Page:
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‘Museums and Artists Working Together’ learning day in Kent

The ‘Museums and Artists Working Together’ learning day, held in January 2016, was a unique opportunity to bring two cultural sectors together for an open discussion about how they interact. The aim of the day was to create a set of rules (or manifesto), based on our shared knowledge, which lists codes of best practise for future museums & artists' projects.

The event took place in the new creative hub space No.34 on Sittingbourne High Street, Swale and was facilitated by the Ideas Test, one of the 20 national Creative People and Places projects. Swale is home to a vibrant network of local museums and heritage sites, full of potential artistic activity. The local community is very proud of its local heritage, and the museums’ staff are keen to develop how they go about engaging their audiences.

The Speakers presenting included people with a range of experiences from artists, to commissioners, to museum staff. Nicole Mollett (artist/Ideas Test) began with an introduction to the day. She reflected on the local context, putting forth the argument that both artists need museums and museums need artists. Thus proposing a symbiotic relationship. She concluded with a film of a recent project she had undertaken at Tunbridge Wells Museum and Gallery working with their Magic Lantern collection.

Joanna Jones and Clare Smith, from Dover Arts Development ( presented an overview of their project ‘DMAG code named Joined Up’. For the last two years DAD has been working with over 10 smaller museums in the Dover area, working together with 10 artists to help them re-interpret their WW1 collections. For many of the museums, it was their first experience of working with an artist. Joanna and Clare were able to share a great depth of knowledge on the struggle and challenges this position brings.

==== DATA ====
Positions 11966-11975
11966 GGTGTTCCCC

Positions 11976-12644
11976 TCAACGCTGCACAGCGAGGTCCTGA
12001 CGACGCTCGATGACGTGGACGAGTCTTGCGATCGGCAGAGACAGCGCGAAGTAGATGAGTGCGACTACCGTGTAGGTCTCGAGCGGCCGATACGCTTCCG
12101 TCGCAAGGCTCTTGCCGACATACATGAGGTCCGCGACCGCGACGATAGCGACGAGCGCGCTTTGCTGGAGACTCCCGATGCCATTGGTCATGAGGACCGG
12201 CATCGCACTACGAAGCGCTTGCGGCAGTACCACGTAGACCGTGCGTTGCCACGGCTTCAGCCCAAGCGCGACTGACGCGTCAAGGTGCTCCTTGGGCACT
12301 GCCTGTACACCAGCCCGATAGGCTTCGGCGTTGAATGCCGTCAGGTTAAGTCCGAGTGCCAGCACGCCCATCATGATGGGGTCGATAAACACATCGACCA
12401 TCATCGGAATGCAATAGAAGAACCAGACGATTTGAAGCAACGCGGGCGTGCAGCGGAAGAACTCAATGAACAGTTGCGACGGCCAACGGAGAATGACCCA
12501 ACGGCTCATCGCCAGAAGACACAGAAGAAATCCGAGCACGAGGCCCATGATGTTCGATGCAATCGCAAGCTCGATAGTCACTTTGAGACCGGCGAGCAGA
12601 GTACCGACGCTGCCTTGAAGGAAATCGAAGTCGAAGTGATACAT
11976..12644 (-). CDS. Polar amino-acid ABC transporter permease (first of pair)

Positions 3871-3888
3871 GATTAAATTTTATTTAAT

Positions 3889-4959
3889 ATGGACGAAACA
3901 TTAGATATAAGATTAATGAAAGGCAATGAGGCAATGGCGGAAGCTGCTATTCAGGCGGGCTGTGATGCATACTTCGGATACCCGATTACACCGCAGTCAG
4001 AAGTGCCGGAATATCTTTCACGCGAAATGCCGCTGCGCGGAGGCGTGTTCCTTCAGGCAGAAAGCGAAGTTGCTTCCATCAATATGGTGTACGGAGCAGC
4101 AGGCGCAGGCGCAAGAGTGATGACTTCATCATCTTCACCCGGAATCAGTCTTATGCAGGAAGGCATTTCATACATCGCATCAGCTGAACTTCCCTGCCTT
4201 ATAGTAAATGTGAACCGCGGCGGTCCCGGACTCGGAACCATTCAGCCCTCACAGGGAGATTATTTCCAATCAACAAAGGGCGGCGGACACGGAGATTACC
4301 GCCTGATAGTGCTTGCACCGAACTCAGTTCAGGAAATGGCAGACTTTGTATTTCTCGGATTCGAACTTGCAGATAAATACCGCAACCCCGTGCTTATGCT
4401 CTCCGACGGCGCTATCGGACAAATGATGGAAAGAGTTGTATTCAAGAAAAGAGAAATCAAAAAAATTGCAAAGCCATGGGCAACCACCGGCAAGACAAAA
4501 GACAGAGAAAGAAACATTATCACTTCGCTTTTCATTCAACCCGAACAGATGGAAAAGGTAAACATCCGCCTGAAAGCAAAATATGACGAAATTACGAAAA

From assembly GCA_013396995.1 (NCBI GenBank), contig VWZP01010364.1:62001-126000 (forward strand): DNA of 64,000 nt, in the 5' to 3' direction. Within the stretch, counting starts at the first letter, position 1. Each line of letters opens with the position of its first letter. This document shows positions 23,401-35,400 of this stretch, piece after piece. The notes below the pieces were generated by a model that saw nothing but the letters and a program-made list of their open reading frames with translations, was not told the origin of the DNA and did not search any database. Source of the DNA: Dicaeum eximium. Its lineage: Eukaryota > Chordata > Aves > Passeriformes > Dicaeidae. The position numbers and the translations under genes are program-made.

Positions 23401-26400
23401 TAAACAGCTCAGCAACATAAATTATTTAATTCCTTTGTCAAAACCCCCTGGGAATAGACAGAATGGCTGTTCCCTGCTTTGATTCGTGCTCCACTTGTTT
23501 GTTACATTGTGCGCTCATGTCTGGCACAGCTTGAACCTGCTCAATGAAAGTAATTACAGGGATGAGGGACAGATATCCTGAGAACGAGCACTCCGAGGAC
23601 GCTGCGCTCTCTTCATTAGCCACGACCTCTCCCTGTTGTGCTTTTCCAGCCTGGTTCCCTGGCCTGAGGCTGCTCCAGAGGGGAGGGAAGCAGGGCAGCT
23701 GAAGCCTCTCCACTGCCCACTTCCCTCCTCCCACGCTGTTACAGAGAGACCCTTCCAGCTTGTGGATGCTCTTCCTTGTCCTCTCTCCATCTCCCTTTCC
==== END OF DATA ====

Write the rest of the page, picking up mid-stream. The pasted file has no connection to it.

Thomas Goddard, Artist ( travelled from Wales to share with us his experience of being both a commissioned artist and a learning officer at a museum in Swansea. He told the story of ‘Lizzie the Elephant’, a bizarre piece of taxidermy which had been destroyed and only existed as part of a photograph in an archive of a museum. He decided to make this forgotten object into the focus of his project. He worked with a group of local school children to re-tale the story, using masks and a parade which engaged a wider audience.

Jeremy Clarke, from the Guildhall Museum ( reflected on his 20 years of experience working with artists in museums. He talked about his very first major installation, working with artist Kyoko Kumai to install a 10m by 8m stainless steel sculpture in a listed grand hall. We watched a film about the 2012 Cathy Miles project entitled ‘The Toolshed’ in which the artist created a garden shed inside the museum, complete with individually crafted delicate wire outline tool sculptures, inspired by the . Jeremy also gave insight into working with the artist Adam Chodzko , as part of a project Hoodwink commissioned to be installed inside the museum.

The day concluded with a half hour brain storming workshop, where the attendees worked in smaller groups to articulate what they felt where the most important lessons learnt. These were then shared with the group, and everyone had the choice to vote for their top five. These thoughts where then further digested and simplified into a list of ten carefully worded points which make up the ‘Museums and Artists Working Together Manifesto’. This document has been shared across the wider network of contacts, and is a freely available resource from the Ideas Test website.

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